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Pastor’s Ponderings on True Faith


The reading from Mark 5:21-43 is a pair of stories about faith and Jesus’ power over life and death. The woman with the hemorrhage showed great faith despite obstacles. The story of Jairus and his daughter demonstrated great faith on the part of a religious leader. Both came from different social classes. Jairus was a well-to-do mem

ber of the religious establishment-a group that often-opposed Jesus. The woman with the hemorrhage was poor and a social outcast. The difference in social classes did not matter to Jesus. He treated both equally.

In each case, the “establishment” could not offer a solution to the problem, but Jesus could, despite opposition and laughter. Jairus was desperate because his child was dying; so desperate he knelt at the feet of the one person who could help him-Jesus.

The woman with the hemorrhage also sought a solution from the one person who could help her. All the doctors she saw failed her. Society failed her because her bleeding made her unclean along with everyone and everything she touched. She believed that by just touching the clothes of the one man who could help her, she would be healed, and her healing changed her, her heart, her body, her life and her soul.

Jairus had to “lower” himself when he sought healing for his daughter. He had to move beyond the rules and expectations of the religious elite.  He had to do what his heart told him to do. He used his social status and power to approach Jesus, and then he emptied himself of them. He came to Jesus in humility and earnest faith.

Most of you have heard of the saying that “desperate times call for desperate remedies”. Desperate times also call for a desperate faith-a faith we saw in both of these parables. Faith in itself is meaningless, but faith in an all-powerful God means everything. Jesus enters our lives in our hopeless moments and brings us hope. He comes with his healing power when no healing is possible. Sometimes he works the miracle of physical healing, and sometimes he works the miracle of spiritual healing. He may not always come when we want him to come, and he might not always answer our prayers the way we want him to, but we must always be faithful and know that he will help us. Faith is the belief that God will do what is right.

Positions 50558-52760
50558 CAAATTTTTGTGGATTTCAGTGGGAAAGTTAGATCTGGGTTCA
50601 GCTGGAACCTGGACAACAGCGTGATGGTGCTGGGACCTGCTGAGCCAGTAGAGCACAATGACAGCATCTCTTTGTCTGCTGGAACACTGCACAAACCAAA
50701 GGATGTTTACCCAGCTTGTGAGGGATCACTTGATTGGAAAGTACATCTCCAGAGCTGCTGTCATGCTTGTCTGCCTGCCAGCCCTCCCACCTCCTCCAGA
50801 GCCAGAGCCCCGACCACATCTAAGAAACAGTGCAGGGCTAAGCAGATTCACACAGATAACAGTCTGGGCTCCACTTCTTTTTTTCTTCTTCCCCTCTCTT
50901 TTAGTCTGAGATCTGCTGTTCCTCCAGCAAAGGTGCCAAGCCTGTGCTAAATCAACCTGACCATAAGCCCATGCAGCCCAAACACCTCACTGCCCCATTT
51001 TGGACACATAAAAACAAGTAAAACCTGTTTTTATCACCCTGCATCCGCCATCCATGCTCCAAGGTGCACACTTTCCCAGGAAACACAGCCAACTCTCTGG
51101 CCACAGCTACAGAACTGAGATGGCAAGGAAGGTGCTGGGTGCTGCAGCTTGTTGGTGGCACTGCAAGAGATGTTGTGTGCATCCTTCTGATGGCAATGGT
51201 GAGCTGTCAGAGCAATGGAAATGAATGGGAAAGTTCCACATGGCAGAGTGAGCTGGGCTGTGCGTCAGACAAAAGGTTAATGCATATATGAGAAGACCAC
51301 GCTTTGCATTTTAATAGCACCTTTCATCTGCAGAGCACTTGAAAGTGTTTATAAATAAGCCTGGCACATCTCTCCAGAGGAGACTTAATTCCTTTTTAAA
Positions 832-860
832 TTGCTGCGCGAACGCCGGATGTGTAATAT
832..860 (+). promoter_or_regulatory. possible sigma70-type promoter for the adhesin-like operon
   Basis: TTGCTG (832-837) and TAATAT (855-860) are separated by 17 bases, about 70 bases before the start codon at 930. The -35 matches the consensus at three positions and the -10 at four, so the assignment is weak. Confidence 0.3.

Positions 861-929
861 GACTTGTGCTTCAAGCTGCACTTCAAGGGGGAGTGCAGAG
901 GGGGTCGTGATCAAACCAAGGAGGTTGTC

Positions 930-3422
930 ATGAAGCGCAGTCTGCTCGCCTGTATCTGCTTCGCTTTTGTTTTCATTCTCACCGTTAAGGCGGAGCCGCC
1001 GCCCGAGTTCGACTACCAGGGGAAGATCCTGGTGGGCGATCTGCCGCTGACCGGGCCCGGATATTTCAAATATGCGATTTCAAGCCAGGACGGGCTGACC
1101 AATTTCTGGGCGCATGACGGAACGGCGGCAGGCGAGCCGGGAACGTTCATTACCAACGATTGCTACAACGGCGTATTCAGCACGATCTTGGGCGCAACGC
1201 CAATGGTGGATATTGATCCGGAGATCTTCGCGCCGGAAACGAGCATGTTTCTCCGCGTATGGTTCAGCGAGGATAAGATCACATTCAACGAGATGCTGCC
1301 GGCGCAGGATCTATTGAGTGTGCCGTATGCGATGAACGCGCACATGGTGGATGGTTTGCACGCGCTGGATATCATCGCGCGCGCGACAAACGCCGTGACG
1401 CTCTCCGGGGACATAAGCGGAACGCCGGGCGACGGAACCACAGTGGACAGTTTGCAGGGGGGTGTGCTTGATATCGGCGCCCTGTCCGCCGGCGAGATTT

Jesus gave out of his abundant power to heal, and we have been called to give out of our abundance and carry out God’s work in our world. He calls us to love one another as he loves us-including showing love and compassion to those who are suffering, who are different from us, who disagree with our thoughts/opinions. Jesus took people where they were and loved them into life. He is love in action. Loving is costly.

This Gospel passage shows the compassionate face of Jesus. He suffered with those who suffered, and he still serves the suffering today. He served those who reached out to him in vulnerable ways, and he still served them today. He showed compassion to the suffering and the grieving, and he still shows compassion to them today. This compassionate, suffering, servant attitude gives us hope for today and hope for the next life as well.

With God, all things are possible. When things are impossible from an earthly point of view, they are possible from God’s point of view.

When we receive God’s grace, we end up taking Jesus seriously. When we do, Jesus will change our tears into joy and our skepticism into amazement. At that time we will find out what it means to be made whole.


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